Cell phones are a part of our everyday lives, “for many, they have become the primary point of access to digital and a remote control for life” (Deloitte, n.d.). Yet, do library professionals know how important that is and how it can impact their library? Today, libraries are able to communicate with its patron virtually whether it be an online catalog or social media post.
One of the aspects I found interesting in this week’s module was that according to a study done in 2012, people used apps on their phone more compared to browsers by 0.20% (Enis, 2013). It would be interesting to see if another study was done today how many people are actually using apps instead of browsers on their cell phones. After I read this article, I decided to see if any of the libraries in my area were using apps. I found out that my county library has an app and was created in 2011 and I just found out about it today. Probably because I personally, prefer using the actual website. Now, just because libraries decide to create an app doesn’t always mean it’s the easiest to use. The app might have bugs which will cause it to not operate correctly or it might not be user friendly. Nonetheless, if a library does not have an app the library should make sure their website is not only user friendly but mobile friendly as well.
“For higher education institutions focused on this age group [18-24 years old], that means their digital infrastructure will need to support the latest technologies and platforms. But is also points to opportunities including greater use of mobiles for taking payments and administrative transactions” (Deloitte, n.d.). When I read the Deloitte (n.d) article and how undergraduates would be willing to use their phones to make payments for things, my mind went immediately to library fines. This I think would be a great opportunity for academic libraries to get their students to pay for their fines, especially in the library where I work at since we only take cash or check.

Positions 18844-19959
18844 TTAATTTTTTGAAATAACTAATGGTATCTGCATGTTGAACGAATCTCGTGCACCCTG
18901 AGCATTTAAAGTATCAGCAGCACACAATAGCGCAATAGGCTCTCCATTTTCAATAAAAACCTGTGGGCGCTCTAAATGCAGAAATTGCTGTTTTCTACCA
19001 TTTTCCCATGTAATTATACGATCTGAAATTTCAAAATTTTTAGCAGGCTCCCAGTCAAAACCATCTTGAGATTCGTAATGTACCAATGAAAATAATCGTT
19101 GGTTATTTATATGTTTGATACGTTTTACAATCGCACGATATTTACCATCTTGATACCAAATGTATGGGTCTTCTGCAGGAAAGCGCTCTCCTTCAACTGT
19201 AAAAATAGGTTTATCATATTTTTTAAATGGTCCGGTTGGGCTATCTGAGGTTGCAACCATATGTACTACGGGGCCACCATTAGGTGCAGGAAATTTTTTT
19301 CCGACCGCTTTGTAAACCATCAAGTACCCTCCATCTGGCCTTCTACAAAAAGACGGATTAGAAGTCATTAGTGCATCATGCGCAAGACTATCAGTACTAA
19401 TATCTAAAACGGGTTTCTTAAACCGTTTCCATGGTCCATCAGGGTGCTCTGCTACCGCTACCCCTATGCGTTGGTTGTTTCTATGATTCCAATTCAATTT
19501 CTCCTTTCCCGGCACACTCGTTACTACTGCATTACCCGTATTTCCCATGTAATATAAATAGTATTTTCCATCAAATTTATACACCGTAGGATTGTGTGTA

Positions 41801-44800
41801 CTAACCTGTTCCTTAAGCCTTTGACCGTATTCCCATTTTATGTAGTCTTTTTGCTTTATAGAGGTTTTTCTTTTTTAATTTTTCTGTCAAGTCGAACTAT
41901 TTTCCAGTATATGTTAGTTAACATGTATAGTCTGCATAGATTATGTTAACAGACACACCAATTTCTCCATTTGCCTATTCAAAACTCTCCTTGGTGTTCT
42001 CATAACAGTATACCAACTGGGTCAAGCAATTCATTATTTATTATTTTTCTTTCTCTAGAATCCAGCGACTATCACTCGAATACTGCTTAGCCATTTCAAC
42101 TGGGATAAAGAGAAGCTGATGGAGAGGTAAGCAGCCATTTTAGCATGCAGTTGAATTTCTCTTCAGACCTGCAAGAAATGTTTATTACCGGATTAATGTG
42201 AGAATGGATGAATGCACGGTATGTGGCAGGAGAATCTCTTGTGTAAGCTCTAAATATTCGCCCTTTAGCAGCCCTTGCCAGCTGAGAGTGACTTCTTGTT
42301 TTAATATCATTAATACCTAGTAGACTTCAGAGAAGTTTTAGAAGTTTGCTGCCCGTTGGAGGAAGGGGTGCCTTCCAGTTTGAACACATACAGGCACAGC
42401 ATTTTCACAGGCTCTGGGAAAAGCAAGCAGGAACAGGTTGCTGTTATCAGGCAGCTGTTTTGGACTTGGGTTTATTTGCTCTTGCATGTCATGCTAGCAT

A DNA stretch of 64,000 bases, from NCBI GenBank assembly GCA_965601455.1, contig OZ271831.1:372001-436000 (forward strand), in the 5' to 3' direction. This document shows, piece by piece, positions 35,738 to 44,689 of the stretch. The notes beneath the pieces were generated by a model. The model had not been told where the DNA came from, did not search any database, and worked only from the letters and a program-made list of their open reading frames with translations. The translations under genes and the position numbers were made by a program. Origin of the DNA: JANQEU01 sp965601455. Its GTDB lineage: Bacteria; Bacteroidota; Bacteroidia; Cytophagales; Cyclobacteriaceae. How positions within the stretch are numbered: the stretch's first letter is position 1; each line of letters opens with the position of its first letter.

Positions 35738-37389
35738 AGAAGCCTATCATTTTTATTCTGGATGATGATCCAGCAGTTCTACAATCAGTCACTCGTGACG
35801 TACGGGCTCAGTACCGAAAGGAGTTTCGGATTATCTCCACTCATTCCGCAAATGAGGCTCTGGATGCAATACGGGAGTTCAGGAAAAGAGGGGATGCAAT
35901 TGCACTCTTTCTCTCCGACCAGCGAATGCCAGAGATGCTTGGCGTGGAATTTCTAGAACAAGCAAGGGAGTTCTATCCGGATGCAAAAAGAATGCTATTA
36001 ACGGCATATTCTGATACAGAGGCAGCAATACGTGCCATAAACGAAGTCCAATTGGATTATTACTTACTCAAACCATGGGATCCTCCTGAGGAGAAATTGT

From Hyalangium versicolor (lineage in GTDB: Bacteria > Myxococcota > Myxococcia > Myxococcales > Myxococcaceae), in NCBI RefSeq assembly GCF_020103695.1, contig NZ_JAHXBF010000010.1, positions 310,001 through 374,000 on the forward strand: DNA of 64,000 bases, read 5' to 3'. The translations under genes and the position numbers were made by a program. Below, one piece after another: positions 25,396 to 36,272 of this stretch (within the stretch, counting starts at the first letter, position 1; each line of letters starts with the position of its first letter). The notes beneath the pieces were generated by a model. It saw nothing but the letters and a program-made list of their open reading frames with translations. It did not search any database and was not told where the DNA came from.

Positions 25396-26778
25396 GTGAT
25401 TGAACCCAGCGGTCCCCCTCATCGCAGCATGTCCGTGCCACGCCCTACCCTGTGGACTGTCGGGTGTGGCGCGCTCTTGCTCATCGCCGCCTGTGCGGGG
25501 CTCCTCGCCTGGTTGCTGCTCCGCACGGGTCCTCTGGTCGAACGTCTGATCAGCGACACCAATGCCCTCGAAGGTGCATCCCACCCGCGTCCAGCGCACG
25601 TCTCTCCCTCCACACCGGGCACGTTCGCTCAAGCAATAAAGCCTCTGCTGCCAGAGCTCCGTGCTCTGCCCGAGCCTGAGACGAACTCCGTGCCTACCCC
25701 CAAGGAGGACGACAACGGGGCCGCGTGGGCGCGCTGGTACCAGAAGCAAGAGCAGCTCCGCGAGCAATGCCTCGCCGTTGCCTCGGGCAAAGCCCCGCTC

Lastly, I agree with Stephens (2015), when he stated that:
Exploring the hyperlinked library model as a mobile platform for discovery, interaction, and participation is just one facet of the rich and varied possibilities for our future. Delivering easy-to-use, unique, and just-in-time services to the palm of a user’s hand, however, may be one of the most important goals we take on as information professionals (p. 190).
The library is no longer just a physical space but a virtual space as well. Library professionals need to accept it and and grow as technology advances.
Enis, M. (2013). Mobile evolution: How apps are adapting to a new device ecosystem. The Library Journal. Retrieved from http:www.thedigitalshift.com
How do today’s students use mobiles? Retrieved from http://www.deloitte.com
Stephens, M. (2015). Hyperlinked libraries. In Hirsh, S. (2015). Information services today: An introduction. New York: Rowman & Littlefield.